The BSA A7-A10 Forum

Technical => Clutch, Primary, Gearbox => Topic started by: denis on 06.08. 2019 20:37

Title: Behind the clutch
Post by: denis on 06.08. 2019 20:37
Hello all,
Could anyone please tell me how to remove the « thing » from under the 200 mark on the first pic so I can put it on the other engine?  It seems to be riveted in..
Which leads me neatly to the next question; do you have to take out the gearbox to replace the sprocket? Just asking, it seems in good nick but i’d feel stupid not to ask. 
Also, it seems to be the first time the clutch is out, any idea what the « 200  » means? 
I hope the pics came out alright.
Thanks in advance for your help,
Denis
Title: Re: Behind the clutch
Post by: RDfella on 06.08. 2019 20:57
With the primary inner cover off, changing the sprocket is a breeze. As for rivets, I presume they hold the oil seal onto the case.

Ignore above post - just dawned on me it's a semi-unit plunger type so my comment does not apply as the case doesn't remove as with a S/A.
Title: Re: Behind the clutch
Post by: denis on 06.08. 2019 21:07
Wow, quick reply!
I forgot to mention these are rigid and plunger engine, you can’t take the primary inner case off, it’s the entire half that would need to come off.

Cheers, Denis
Title: Re: Behind the clutch
Post by: muskrat on 06.08. 2019 21:14
G'day denis.
Grind the heads off the rivets ans use small screws to hold it in.
To change the g/box sprocket the wholw lump has to come out and the g/box unbolted from the engine. So it's a good time to do all those other jobs.
duTch modified his like an A65 to be able to get to the sprocket. I think orabanda modified for a proper seal for the mainshaft.
Cheers
Title: Re: Behind the clutch
Post by: denis on 07.08. 2019 05:02
Thanks Muskrat, 
Little screws it will be then.
The engine is still in the frame and as said, sprocket seems in a good nick, so the sprocket ‘ll stay in for now.
I’d be curious to see duTch and Orabanda’ s mods though.
I did your mod’ on the primary adjuster yesterday with the white chopping board, (as she agreed)
Thanks for the tip, the grooves were impressive!   I’m surprised how easily you can drill that stuff vs how fast the primary chain will slide on it.  Time and Kms will tell. 
Cheers, 
Denis

Title: Re: Behind the clutch
Post by: morris on 07.08. 2019 09:25
Hi Denis,
When I had to change the oil seal on the plunger I drilled out the rivets and replaced them with 5BA screws.
As the inner cover is to thin to hold the screws I made up a steel ring, drilled and tapped to hold the screws.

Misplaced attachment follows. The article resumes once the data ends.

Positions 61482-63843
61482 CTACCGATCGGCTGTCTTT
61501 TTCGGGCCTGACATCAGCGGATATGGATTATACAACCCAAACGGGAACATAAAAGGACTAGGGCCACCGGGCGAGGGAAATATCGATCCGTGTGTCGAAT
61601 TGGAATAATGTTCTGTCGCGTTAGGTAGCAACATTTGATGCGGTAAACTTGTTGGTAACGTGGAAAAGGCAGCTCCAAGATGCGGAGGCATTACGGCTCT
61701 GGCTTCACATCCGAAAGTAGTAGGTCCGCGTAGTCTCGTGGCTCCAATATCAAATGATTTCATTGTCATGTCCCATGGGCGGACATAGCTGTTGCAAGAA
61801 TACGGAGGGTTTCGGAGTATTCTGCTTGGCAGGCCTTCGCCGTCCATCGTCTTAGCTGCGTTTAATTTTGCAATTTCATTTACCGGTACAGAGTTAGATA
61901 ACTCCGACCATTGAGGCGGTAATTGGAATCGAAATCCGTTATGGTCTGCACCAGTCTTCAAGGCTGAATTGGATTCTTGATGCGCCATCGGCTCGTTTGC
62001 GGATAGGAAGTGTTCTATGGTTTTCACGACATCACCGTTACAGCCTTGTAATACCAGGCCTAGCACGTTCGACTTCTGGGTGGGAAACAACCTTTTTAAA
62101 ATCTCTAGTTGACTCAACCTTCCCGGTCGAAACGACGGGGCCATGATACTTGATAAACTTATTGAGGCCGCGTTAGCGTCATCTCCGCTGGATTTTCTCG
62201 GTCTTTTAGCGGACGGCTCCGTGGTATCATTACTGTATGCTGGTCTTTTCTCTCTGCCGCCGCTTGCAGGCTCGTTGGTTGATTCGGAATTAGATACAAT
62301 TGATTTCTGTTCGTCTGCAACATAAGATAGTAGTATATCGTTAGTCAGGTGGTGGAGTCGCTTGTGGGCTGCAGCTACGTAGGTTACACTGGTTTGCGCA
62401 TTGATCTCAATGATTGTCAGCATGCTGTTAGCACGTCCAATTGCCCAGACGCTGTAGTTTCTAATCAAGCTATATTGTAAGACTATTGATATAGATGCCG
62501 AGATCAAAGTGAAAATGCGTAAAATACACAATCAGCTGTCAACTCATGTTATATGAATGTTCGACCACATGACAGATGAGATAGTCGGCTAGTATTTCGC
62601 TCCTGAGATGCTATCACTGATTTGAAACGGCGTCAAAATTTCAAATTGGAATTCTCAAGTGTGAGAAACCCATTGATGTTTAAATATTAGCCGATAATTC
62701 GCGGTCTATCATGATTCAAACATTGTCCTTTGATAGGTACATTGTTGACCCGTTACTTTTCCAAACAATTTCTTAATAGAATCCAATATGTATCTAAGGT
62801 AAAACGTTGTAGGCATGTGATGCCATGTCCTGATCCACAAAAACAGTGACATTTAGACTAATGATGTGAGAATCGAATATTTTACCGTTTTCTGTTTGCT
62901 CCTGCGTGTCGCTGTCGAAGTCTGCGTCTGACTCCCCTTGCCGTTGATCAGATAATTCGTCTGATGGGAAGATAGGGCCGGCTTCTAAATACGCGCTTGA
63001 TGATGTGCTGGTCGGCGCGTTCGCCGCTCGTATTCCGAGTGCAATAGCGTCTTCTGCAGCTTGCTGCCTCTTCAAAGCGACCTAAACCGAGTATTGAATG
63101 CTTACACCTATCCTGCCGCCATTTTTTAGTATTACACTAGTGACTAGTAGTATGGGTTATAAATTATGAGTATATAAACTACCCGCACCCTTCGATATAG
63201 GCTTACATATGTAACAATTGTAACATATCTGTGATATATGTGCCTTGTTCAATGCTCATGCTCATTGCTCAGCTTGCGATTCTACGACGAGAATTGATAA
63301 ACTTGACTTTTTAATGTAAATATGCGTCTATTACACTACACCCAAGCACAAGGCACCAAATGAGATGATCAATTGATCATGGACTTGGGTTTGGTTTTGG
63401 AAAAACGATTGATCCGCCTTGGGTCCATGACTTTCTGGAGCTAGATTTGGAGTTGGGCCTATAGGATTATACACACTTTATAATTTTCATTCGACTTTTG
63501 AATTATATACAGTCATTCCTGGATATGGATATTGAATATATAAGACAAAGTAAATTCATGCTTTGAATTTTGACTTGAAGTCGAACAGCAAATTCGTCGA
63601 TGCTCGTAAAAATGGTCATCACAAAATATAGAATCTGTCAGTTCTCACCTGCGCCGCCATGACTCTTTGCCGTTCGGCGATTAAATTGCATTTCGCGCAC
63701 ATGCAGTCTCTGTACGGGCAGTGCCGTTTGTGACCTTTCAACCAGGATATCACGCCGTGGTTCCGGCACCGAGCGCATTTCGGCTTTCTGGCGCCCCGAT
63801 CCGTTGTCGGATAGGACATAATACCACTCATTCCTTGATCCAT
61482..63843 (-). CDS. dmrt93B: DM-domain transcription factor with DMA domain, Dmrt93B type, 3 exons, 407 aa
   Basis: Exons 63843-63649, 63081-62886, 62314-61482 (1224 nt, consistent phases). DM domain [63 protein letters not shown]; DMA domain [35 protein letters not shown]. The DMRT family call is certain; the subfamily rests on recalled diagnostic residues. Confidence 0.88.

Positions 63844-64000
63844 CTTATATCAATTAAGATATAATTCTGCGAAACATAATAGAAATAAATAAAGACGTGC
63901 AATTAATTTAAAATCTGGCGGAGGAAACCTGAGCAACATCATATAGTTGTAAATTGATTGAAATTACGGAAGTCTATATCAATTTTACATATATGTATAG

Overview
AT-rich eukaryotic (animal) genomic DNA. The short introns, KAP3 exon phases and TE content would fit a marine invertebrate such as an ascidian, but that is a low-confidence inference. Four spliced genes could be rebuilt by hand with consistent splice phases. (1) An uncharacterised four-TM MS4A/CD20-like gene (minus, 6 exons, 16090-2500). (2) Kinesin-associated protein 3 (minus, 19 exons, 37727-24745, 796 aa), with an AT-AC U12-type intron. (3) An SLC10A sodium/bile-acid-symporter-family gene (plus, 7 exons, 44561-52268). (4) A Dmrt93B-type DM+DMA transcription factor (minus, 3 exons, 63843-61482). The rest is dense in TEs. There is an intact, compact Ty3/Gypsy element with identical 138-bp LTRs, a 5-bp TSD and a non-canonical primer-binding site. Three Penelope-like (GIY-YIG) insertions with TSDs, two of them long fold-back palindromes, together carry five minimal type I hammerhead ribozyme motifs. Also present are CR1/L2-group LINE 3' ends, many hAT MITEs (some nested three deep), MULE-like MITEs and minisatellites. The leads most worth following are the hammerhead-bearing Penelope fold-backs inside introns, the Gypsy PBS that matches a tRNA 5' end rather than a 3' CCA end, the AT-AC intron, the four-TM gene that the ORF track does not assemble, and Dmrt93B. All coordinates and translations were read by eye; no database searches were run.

Details about this and some more ideas/suggestions in this thread;
https://www.a7a10.net/forum/index.php?topic=4282.msg62295#msg62295

Getting the sprocket off means removing the gearbox and to remove the gearbox from a plunger it's engine out I'm afraid...
Title: Re: Behind the clutch
Post by: Greybeard on 07.08. 2019 10:52
I used small nuts and nylock nuts to hold my seal in place. I found that the nuts touched the gearbox sprocket so I ground some metal off the heads and turned the bolts around. Just check clearance of sprocket plus chain before you put the engine back in the frame.
Title: Re: Behind the clutch
Post by: denis on 09.08. 2019 05:47
Hello,
Tanks all for your input, I love these sprocket mod’s! 
I’ll first try to tap the inner case and red loctite (4 mm thick should be enough for making a thread, or not?) or use rivets as Trev said in another topic, and do the sprocket mod’ next time the whole lump comes off the frame. 
Thanks again, Denis
Title: Re: Behind the clutch
Post by: Greybeard on 09.08. 2019 08:50
I wondered about using sealed Pop rivets:
https://www.rivetsonline.com/blind-rivets/closed-end-blind-rivets#1
Title: Re: Behind the clutch
Post by: duTch on 09.08. 2019 11:35

 
Quote
.......duTch modified his like an A65 to be able to get to the sprocket. I think orabanda modified for a proper seal for the mainshaft.  .........

 Yep-  guilty as charged  *evil* there should be some pics on here somewhere-maybe a search will dig it up, the originals are buried in a Hadrondrive or two somewhere...
Title: Re: Behind the clutch
Post by: Swarfcut on 12.08. 2019 08:38
As standard, the three rivets hold the oil flinger, (the bit you can see), and a further washer behind the chaincase to support the oilseal. As detailed above, morris made a rather clever thicker version of this washer, drilled and tapped to hold  three fixings bolts.

Just screwing into the aluminium chaincase  will not secure this thin original washer, so to do it with nuts, bolts and Loctite is possible but difficult because of limited access. Pop rivets will do, but may not survive long in the vibrating environment and ensuring they clamp the washer presents a challenge. Doing the job properly is an engine and box out exercise.

Swarfy.
Title: Re: Behind the clutch
Post by: AdrianJ on 13.08. 2019 20:11
I've done this and the bike is nearing road testing. It remains to be seen how well my 5BA screws, nuts and loctite stand up to the vibration. Wish I'd thought of Morris's ring washer idea. That will happen if the engine has to come out again.
Adrian
Title: Re: Behind the clutch
Post by: denis on 08.09. 2019 11:01
Hi all,
Ok, so finally got some time to get back to my bike and took the whole thing out to find what a groovy motorcycle I had, ha.
Good day all,
Denis
Title: Re: Behind the clutch
Post by: duTch on 08.09. 2019 11:09

  *eek* yick ....It can't be very thick at the thinnest point...... *eek*   
Title: Re: Behind the clutch
Post by: denis on 08.09. 2019 11:41
At the groove made by the chain i’ve no idea. 
Concerning the oil seal, i’ve 2 or 3 mm left, so not thick enough for a proper oil seal, you guys reckon thick leather or felt would work squashed between the oil flinger and a home made ring? 
I can see the oil seal being there for the dirt not to come in rather than for the oil not to come out, right?
If so felt or leather should work.
Any advice welcome, i’ll have some more shed time tonight yeepee.
Cheers, Denis
Title: Re: Behind the clutch
Post by: muskrat on 08.09. 2019 20:28
G'day Denis.
That chain groove would be because a po had fitted a Xheavy duty or O ring chain at some stage the rear wheel would have been out of alignment throwing the chain to the outside of the sprocket. Standard chains are to be used, well able to handle the mammoth horse power of our bikes  *lol*
The original "seal" was to do both, retain oil and keep dirt out. My 51 A7 still has the original and still works (somewhat) but will be replaced next tear down, possibly with duTch's set up.
Cheers
Title: Re: Behind the clutch
Post by: morris on 08.09. 2019 21:13
Ouch...! that don’t look good. The proper oil seal is 7mm wide. Could try make a ring/washer with a groove turned out to locate the seal?
In addition to Musky’s comment above, could also be that at some point the sprocket nut worked itself loose and the sprocket started wandering around.
Title: Re: Behind the clutch
Post by: Swarfcut on 09.09. 2019 16:17